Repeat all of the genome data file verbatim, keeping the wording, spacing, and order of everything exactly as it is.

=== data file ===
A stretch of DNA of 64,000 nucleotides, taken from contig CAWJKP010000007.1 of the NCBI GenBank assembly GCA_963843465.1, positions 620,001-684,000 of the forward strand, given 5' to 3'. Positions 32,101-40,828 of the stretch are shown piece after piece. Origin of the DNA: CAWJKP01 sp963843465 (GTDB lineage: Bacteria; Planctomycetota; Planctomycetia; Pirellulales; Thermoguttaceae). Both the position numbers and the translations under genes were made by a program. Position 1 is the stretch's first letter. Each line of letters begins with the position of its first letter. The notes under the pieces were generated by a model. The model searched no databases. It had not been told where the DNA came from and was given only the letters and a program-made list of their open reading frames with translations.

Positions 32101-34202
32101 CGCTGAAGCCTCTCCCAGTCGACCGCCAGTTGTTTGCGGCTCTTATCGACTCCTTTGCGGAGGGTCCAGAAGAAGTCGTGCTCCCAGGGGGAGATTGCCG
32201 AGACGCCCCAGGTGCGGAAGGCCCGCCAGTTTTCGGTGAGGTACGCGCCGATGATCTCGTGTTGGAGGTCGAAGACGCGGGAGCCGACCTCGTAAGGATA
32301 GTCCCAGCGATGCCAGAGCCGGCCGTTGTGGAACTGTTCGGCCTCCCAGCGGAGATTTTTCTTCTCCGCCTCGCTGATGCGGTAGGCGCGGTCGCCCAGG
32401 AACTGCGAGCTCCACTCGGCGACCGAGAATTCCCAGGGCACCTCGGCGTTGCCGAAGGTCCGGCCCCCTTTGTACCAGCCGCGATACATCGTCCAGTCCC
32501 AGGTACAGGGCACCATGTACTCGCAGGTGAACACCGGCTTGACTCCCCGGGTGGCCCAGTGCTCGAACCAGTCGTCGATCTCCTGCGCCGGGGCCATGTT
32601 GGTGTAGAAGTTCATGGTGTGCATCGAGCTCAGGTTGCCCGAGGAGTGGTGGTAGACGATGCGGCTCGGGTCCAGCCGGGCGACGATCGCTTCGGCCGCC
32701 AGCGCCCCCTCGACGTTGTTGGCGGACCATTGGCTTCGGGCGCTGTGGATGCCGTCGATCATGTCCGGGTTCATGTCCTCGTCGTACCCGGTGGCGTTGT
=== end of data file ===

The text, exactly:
A stretch of DNA of 64,000 nucleotides, taken from contig CAWJKP010000007.1 of the NCBI GenBank assembly GCA_963843465.1, positions 620,001-684,000 of the forward strand, given 5' to 3'. Positions 32,101-40,828 of the stretch are shown piece after piece. Origin of the DNA: CAWJKP01 sp963843465 (GTDB lineage: Bacteria; Planctomycetota; Planctomycetia; Pirellulales; Thermoguttaceae). Both the position numbers and the translations under genes were made by a program. Position 1 is the stretch's first letter. Each line of letters begins with the position of its first letter. The notes under the pieces were generated by a model. The model searched no databases. It had not been told where the DNA came from and was given only the letters and a program-made list of their open reading frames with translations.

Positions 32101-34202
32101 CGCTGAAGCCTCTCCCAGTCGACCGCCAGTTGTTTGCGGCTCTTATCGACTCCTTTGCGGAGGGTCCAGAAGAAGTCGTGCTCCCAGGGGGAGATTGCCG
32201 AGACGCCCCAGGTGCGGAAGGCCCGCCAGTTTTCGGTGAGGTACGCGCCGATGATCTCGTGTTGGAGGTCGAAGACGCGGGAGCCGACCTCGTAAGGATA
32301 GTCCCAGCGATGCCAGAGCCGGCCGTTGTGGAACTGTTCGGCCTCCCAGCGGAGATTTTTCTTCTCCGCCTCGCTGATGCGGTAGGCGCGGTCGCCCAGG
32401 AACTGCGAGCTCCACTCGGCGACCGAGAATTCCCAGGGCACCTCGGCGTTGCCGAAGGTCCGGCCCCCTTTGTACCAGCCGCGATACATCGTCCAGTCCC
32501 AGGTACAGGGCACCATGTACTCGCAGGTGAACACCGGCTTGACTCCCCGGGTGGCCCAGTGCTCGAACCAGTCGTCGATCTCCTGCGCCGGGGCCATGTT
32601 GGTGTAGAAGTTCATGGTGTGCATCGAGCTCAGGTTGCCCGAGGAGTGGTGGTAGACGATGCGGCTCGGGTCCAGCCGGGCGACGATCGCTTCGGCCGCC
32701 AGCGCCCCCTCGACGTTGTTGGCGGACCATTGGCTTCGGGCGCTGTGGATGCCGTCGATCATGTCCGGGTTCATGTCCTCGTCGTACCCGGTGGCGTTGT